Our intrepid owling crew.   -M. Gibson

Our intrepid owling crew. -M. Gibson


Although the actual school site is pretty barren ecologically speaking (we – staff and students – are working to change that), it sits close to a sizeable woodlot and river valley. So I took the portable sound system to see if we could pull some Saw-whets out of this better habitat. As luck would have it, we got a Saw-whet on the very first net round – an early one! (Very unlike Ruthven where it seems we don’t get them until later into the night.) We were skunked on the next round and on the 3rd discovered that the sound system had run out of juice – Katherine learning the lesson that Dollar Store battery specials maybe aren’t such a good buy after all. Still, we did get one owl and my sense is that it will yield good numbers in years to come.
Kyleigh with the Northern Saw-whet Owl we caught at Fern Hill Oakville.

Kyleigh with the Northern Saw-whet Owl we caught at Fern Hill Oakville.


The owl Sonali is holding was caught on the first round at about 7:30 PM - what luck!!

The owl Sonali is holding was caught on the first round at about 7:30 PM – what luck!!


The "banding lab" at Fern Hill Oakville - a small foyer. The banding crew has just processed an American Tree Sparrow.

The “banding lab” at Fern Hill Oakville – a small foyer. The banding crew has just processed an American Tree Sparrow.


We caught some passerines just at dusk - we were opening nets for Saw-whets - hence the need for a flashlight to help Han assess fat and muscle scores.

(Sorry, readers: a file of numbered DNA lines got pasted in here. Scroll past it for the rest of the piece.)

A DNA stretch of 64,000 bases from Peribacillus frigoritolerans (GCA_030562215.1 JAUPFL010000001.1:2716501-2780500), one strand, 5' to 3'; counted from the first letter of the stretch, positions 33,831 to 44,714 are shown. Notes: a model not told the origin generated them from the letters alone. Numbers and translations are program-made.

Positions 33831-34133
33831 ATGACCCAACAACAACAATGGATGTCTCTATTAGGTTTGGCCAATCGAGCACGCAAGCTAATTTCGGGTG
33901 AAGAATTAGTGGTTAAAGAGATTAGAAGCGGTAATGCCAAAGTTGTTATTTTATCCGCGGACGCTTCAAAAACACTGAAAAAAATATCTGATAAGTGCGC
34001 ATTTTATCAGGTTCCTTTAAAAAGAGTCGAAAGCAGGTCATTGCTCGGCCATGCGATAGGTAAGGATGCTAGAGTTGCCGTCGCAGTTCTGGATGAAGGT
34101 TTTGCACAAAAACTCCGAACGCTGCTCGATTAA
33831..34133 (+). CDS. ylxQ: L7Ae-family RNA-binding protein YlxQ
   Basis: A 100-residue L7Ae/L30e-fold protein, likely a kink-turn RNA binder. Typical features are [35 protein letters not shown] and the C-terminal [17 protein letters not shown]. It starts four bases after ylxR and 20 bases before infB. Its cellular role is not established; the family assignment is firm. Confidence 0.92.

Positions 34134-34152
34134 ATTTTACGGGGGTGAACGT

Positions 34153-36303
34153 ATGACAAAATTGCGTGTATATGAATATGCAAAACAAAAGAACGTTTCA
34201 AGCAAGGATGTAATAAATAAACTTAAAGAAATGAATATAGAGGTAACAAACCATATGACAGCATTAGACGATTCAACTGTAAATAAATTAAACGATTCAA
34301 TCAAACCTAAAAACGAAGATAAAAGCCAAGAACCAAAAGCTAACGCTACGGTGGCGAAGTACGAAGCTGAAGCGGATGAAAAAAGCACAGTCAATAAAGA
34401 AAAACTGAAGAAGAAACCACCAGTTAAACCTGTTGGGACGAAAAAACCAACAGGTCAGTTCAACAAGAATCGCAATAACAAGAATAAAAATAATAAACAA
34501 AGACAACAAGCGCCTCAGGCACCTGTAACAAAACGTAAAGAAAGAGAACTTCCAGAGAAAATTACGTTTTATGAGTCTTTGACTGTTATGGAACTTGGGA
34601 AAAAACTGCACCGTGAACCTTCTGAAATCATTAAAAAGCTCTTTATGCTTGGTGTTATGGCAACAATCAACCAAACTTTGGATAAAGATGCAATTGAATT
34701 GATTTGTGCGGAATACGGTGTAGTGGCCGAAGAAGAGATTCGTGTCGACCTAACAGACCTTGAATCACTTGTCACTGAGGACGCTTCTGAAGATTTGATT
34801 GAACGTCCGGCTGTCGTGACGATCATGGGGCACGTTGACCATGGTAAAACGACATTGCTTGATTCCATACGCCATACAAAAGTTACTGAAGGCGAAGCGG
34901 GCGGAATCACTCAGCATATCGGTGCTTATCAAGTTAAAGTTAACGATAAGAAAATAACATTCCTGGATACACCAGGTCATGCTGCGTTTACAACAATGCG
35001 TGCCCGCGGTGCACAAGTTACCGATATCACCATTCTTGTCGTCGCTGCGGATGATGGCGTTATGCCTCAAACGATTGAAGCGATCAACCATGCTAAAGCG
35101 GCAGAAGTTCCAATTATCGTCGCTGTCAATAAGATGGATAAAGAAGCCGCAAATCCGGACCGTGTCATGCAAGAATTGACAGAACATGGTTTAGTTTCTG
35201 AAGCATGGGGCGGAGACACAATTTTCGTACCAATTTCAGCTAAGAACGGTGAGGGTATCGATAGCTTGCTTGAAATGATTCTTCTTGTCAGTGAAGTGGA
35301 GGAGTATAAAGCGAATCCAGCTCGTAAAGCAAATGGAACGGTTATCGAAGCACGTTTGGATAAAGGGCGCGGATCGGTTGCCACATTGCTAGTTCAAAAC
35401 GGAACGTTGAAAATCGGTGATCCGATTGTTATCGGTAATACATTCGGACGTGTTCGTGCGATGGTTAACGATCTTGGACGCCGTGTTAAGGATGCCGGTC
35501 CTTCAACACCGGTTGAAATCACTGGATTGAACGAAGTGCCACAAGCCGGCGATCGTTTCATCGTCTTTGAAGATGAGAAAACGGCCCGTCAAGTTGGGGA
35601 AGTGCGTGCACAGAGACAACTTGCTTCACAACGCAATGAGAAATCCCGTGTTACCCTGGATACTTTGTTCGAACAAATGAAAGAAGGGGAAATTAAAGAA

We caught some passerines just at dusk – we were opening nets for Saw-whets – hence the need for a flashlight to help Han assess fat and muscle scores.


Daytime Banding at Fern Hill Burlington:
Here are the totals from today’s banding.
Banded: 19
BCCH – 2
ATSP – 1
SOSP – 1
SCJU – 8
AMGO – 7

ET’s: 21 spp.

Plus we recaptured a 4/5 year old chickadee and a Downy Woodpecker that had smelled like gasoline in the spring when it was banded (we couldn’t find out the source of the gasoline).

The Three Amigos (Stooges, Musketeers....take your pick) at Fern Hill Burlington learning how to use the new binoculars.   -J. Chard

The Three Amigos (Stooges, Musketeers….take your pick) at Fern Hill Burlington learning how to use the new binoculars. -J. Chard


Janice Chard

November 5th & 6th – Last Weekend

Two more..... -A. Wilcox

Two more….. -A. Wilcox


Hard to believe but….we have only one more day and then we’re done. Sure, there will still be a few birds on the move – tree sparrows, juncos, maybe some winter finches and, of course Snow Buntings(!) – but by and large the migration is over.
We've been banding one or two chickadees a day for some time now.   -A. Wilcox

We’ve been banding one or two chickadees a day for some time now. -A. Wilcox


This weekend was largely about Saw-whet Owls and American Goldfinches. Of the former we handled 13: 10 banded and 3 retraps; of the latter we banded 31.

November 5th; Banded 36:
4 Northern Saw-whet Owls
1 Downy Woodpecker
3 Black-capped Chickadees
1 Brown Creeper

Brown Creeper.

Brown Creeper.


1 American Tree Sparrow
1 White-throated Sparrow
5 Dark-eyed Juncos
2 Purple Finches
2 House Finches
15 American Goldfinches

ET’s: 38 spp.

November 6th; Banded 42:
6 Northern Saw-whet Owl
1 Downy Woodpecker
1 Tufted Titmouse
2 Black-capped Chickadees
1 Golden-crowned Kinglet
8 American Tree Sparrows
5 Dark-eyed Juncos
2 House Finches
16 American Goldfinches

ET’s: 33 spp.

Photo Gallery:

The many faces of Saw-whet Owls.   -A. Wilcox

The many faces of Saw-whet Owls. -A. Wilcox


Another face....   -A. Wilcox

Another face…. -A. Wilcox


And another.....   -A. Wilcox

And another….. -A. Wilcox


And yet another.... -A. Wilcox

And yet another…. -A. Wilcox


Female Hairy Woodpecker -A. Wilcox

Female Hairy Woodpecker -A. Wilcox


Aidan with his first banding tick - an American Goldfinch.

Aidan with his first banding tick – an American Goldfinch.


Elina with her first banded bird - an American Tree Sparrow.